“The software, capable of controlling this virus (Duqu), has been provided to organizations and institutions,” IRNA quoted Brigadier General Gholamreza Jalali as saying on Sunday.
Duqu, discovered on September 1, 2011, is a sophisticated Trojan which acts as a backdoor into a system and facilitates the theft of private intelligence.
Security software manufacturer Symantec says parts of the Duqu code base are nearly identical to the infamous Stuxnet worm, “but with a completely different purpose.”
The Duqu malware has reportedly infected a number of systems in Iran.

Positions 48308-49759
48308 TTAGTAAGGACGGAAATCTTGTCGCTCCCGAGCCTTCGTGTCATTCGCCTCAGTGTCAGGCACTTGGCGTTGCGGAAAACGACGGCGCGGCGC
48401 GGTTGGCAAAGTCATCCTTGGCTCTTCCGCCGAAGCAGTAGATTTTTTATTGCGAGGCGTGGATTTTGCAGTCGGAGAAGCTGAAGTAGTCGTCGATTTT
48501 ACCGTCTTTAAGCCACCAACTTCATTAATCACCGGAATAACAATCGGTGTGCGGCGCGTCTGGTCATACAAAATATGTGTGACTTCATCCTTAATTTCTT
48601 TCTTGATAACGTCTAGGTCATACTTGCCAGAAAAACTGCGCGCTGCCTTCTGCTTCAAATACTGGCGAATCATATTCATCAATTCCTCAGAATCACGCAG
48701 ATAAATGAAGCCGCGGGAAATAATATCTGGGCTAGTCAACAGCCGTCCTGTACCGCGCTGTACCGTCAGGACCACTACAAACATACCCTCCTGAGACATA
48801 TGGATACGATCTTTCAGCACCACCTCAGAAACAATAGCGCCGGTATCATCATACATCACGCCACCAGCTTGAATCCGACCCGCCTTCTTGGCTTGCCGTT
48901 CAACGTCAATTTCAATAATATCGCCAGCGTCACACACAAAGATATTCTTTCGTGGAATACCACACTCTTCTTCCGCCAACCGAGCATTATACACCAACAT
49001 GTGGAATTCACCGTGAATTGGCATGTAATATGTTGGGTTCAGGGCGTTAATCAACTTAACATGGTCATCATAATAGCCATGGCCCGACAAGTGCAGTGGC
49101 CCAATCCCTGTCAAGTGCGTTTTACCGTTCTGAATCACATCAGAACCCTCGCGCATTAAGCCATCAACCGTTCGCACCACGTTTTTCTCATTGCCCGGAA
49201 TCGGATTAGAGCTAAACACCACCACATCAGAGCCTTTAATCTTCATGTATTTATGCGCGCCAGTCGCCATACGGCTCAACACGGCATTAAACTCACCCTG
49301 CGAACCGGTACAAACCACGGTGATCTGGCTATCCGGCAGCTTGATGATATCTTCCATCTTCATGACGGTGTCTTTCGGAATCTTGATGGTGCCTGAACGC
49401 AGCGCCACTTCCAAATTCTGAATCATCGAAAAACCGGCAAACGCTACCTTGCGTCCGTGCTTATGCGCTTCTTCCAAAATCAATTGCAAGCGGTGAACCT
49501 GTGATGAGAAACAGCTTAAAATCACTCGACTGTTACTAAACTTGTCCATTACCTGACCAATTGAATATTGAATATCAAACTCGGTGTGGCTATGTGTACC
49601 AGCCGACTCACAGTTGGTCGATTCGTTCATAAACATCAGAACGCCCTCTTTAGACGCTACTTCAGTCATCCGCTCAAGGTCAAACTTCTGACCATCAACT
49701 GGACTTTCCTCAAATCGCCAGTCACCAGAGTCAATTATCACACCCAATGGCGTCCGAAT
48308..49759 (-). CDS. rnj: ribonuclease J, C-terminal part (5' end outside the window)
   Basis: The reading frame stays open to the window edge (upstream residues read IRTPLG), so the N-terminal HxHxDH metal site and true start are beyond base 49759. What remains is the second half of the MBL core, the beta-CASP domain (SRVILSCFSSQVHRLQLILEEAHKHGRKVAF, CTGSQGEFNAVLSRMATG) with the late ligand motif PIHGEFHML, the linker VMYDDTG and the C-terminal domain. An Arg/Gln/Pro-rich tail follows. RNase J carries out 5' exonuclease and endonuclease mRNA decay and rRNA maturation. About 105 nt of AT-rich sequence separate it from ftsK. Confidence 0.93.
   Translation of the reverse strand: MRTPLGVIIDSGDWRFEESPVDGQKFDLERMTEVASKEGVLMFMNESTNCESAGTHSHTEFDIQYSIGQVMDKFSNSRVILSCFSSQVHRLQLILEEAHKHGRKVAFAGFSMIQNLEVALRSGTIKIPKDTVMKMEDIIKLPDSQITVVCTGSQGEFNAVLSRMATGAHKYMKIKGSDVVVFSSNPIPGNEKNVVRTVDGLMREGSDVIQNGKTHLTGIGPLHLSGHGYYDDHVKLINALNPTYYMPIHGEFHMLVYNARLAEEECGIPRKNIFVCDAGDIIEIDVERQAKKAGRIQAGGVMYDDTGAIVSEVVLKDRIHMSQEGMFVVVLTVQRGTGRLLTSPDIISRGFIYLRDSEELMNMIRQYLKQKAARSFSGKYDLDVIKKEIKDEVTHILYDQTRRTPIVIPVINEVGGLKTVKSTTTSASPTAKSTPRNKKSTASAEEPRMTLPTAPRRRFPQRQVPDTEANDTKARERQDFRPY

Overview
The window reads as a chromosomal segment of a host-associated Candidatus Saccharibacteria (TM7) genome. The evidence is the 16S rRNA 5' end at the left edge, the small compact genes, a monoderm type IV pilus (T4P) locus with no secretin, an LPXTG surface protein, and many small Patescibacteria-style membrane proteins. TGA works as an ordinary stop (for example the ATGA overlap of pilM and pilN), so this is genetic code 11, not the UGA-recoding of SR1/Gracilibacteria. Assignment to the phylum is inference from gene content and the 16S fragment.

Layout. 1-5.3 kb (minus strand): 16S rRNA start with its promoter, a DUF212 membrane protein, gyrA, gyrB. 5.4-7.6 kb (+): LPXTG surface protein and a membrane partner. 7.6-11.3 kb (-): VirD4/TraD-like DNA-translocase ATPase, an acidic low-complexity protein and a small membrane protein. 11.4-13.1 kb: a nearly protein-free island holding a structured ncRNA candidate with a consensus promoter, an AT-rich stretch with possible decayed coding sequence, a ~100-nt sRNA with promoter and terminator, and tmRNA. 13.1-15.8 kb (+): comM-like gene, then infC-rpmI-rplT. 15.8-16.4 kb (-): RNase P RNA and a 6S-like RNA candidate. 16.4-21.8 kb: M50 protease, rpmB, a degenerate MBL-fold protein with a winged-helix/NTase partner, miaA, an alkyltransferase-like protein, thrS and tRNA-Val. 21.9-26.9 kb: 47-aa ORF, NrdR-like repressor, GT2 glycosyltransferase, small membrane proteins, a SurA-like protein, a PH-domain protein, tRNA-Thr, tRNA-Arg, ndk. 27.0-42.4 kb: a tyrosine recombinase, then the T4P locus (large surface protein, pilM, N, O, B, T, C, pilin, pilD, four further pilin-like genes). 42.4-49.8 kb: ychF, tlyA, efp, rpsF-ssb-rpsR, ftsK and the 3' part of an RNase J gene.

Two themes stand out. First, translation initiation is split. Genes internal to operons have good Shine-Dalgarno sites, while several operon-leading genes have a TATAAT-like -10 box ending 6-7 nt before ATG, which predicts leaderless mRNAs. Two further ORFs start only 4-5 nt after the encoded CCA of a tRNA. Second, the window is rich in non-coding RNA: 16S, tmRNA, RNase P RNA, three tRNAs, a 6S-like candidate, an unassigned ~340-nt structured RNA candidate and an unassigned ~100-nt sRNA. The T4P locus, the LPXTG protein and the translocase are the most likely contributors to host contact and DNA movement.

“All of the centers and apparatuses suspected of being infected with the virus are under control,” Jalali said, adding that countering and cleansing processes have been carried out at the infected institutions.
Stuxnet, first indentified by Iranian officials in June 2010, is a malware designed to infect computers using supervisory control and data acquisition (SCADA) systems made by the German company Siemens — which are favored by industries that manage water supplies, oilrigs, and power plants.
In July, media reports claimed that Stuxnet had targeted industrial computers around the globe, with Iran being the main target of the attack. The reports said Iran’s newly launched Bushehr nuclear power plant was at the center of the cyber attack.
However, Iranian experts detected the worm in time, averting any damage to the country’s industrial sites and resources.
“The (Iranian) cyber defense base is working round the clock to adopt the necessary measures to counter cyber attacks and the infiltration of spyware,” Jalili stated.